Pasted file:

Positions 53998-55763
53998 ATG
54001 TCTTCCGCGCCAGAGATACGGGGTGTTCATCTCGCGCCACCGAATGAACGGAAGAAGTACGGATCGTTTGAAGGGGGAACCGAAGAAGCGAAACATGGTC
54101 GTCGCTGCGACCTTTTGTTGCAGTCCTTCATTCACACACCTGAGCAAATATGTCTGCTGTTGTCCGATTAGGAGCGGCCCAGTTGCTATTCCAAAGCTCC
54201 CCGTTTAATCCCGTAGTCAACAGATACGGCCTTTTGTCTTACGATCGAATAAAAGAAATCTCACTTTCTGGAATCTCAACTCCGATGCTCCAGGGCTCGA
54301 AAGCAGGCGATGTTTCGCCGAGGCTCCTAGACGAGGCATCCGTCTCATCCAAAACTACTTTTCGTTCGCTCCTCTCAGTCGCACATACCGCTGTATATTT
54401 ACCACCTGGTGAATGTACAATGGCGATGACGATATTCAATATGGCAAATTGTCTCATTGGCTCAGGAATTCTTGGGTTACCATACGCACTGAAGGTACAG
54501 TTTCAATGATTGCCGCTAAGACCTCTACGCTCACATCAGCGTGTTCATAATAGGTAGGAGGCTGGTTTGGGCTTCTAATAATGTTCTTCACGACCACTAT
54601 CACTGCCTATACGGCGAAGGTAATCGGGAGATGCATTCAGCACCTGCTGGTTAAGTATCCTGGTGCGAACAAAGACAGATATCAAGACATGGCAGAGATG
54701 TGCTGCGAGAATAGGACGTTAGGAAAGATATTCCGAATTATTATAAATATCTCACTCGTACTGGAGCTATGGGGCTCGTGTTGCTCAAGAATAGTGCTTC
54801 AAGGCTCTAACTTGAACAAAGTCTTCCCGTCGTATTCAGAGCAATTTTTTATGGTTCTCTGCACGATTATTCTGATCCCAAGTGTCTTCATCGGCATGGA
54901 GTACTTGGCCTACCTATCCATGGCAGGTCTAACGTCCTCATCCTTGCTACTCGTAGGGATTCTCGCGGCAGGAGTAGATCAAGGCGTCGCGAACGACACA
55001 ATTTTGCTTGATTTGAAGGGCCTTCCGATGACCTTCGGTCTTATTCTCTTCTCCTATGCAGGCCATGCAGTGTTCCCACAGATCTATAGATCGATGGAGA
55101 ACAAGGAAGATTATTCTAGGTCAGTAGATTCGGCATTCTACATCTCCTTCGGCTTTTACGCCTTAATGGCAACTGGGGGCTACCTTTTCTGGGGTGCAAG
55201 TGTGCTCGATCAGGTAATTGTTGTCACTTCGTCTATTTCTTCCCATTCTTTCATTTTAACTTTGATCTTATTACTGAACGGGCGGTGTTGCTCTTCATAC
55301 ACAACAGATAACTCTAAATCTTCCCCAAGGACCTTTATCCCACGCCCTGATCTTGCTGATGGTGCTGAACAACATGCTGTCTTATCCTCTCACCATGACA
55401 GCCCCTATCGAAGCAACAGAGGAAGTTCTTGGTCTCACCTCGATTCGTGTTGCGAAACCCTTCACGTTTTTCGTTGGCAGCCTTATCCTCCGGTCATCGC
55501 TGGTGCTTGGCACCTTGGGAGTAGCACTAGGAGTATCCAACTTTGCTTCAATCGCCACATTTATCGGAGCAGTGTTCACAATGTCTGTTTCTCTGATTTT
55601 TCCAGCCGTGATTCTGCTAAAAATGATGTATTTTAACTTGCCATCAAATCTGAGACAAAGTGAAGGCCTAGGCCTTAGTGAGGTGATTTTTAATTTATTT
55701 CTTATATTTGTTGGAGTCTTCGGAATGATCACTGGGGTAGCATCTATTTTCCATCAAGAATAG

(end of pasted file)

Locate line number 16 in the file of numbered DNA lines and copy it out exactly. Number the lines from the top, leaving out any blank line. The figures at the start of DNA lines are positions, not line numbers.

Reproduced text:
55301 ACAACAGATAACTCTAAATCTTCCCCAAGGACCTTTATCCCACGCCCTGATCTTGCTGATGGTGCTGAACAACATGCTGTCTTATCCTCTCACCATGACA